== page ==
Funding: Douglas College and Concordia University

Researchers: Alicia Horton (Primary Investigator, Douglas College), Lisa Smith (Co-Investigator, Douglas College)

More information coming soon

Past Projects

Research on menstrual product availability in the post-secondary context and effects on students was undertaken in 2019 by Dr. Tribe and Dr. Smith. The goal of the project was to examine how students managed menstruation while on campus and if the current availability of menstrual supplies adversely impacted their education.

Aided by 7 Student Research Assistants, the team conducted a physical audit of all sources of menstrual supplies on and around a post-secondary institution and surveyed 370+ students.  Results showed gaps and barriers to availability, and how poor access to menstrual supplies led to anxiety, missed classes, academic penalties, and staying at home. Research results are reported in "Post-Secondary Periods: Access to Menstrual Supplies on Campus and Impacts on Students."



Dr. Tribe advocates for updates to restroom policies across the country to include emergency menstrual supplies:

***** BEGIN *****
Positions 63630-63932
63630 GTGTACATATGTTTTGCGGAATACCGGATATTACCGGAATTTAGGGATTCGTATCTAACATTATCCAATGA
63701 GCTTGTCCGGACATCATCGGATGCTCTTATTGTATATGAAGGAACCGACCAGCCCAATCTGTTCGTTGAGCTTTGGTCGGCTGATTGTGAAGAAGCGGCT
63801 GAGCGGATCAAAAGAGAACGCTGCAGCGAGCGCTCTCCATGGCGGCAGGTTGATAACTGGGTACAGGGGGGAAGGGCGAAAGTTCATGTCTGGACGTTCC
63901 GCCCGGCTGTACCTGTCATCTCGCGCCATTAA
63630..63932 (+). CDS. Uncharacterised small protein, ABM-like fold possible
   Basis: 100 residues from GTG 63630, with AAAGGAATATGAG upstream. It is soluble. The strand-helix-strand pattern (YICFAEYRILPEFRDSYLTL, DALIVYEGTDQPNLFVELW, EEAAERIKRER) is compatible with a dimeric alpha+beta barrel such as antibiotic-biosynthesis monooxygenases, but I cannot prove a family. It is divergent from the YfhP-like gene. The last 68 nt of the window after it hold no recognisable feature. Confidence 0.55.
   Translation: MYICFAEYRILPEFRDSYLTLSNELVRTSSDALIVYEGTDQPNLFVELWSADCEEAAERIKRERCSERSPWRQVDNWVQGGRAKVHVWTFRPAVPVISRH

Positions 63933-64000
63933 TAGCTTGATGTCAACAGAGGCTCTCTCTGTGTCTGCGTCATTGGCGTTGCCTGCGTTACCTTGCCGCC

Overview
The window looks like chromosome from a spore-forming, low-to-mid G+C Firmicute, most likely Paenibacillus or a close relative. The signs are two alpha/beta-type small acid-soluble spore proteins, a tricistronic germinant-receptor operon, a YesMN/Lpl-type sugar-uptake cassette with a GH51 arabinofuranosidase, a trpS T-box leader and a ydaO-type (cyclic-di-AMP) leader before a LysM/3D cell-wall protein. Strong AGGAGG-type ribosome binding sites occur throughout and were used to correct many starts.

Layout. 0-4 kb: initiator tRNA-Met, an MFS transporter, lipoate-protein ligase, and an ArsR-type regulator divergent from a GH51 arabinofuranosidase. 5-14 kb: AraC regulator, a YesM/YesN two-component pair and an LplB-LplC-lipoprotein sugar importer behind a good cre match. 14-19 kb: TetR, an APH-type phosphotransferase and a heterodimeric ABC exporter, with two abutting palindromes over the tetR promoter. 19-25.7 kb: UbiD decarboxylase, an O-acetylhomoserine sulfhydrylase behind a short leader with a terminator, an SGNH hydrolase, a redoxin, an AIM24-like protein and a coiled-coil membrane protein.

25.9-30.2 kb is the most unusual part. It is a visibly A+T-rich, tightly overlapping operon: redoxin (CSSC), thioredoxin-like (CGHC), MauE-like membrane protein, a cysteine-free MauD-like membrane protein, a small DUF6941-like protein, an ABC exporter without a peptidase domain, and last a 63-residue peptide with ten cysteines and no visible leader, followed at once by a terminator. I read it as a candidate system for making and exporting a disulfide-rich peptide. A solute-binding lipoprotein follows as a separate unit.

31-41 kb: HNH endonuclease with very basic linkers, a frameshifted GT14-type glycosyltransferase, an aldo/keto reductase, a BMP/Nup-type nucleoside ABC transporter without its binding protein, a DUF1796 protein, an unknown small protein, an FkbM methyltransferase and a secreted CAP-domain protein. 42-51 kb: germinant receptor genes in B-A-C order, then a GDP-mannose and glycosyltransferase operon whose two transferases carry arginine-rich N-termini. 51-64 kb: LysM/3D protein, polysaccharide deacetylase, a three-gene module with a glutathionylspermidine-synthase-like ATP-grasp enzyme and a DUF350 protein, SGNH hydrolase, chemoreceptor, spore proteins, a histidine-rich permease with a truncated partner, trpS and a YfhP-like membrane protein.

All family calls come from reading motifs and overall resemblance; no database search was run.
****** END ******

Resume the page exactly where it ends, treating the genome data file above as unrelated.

• Advisor to Ministry of Labour to amend federal Occupational Health and Safety (OHS) regulations to include emergency menstrual supplies in federally regulated restrooms across the country;
  • Submitted Code Change Request 1441 to National Research Council Canada to amend the National Building Code of Canada to include menstrual supplies in restrooms outside the home;
  • In collaboration with City of Port Coquitlam Councillor Nancy McCurrach, submitted resolutions to the Federation of Canadian Municipalities:
    • (1) to support changes to federal and provincial Occupational Health and Safety regulations and Building Codes across the country to include menstrual supplies in restrooms outside the home,
    • (2) to generate funds and programming to combat period poverty across the country;
  • In collaboration with City of Port Coquitlam Councillor Nancy McCurrach, submitted a successful resolution to the Union of British Columbia Municipalities for menstrual supplies in civic restrooms in municipalities across British Columbia;
  • In partnership with City of Vancouver Councillors, gained approval for a pilot project to supply menstrual products in civic restrooms across Vancouver;
  • In partnership with Vancouver Parks Board Commissioner Gwen Giesbrecht, gained approval to provide menstrual supplies in parks and community centre restrooms across Vancouver.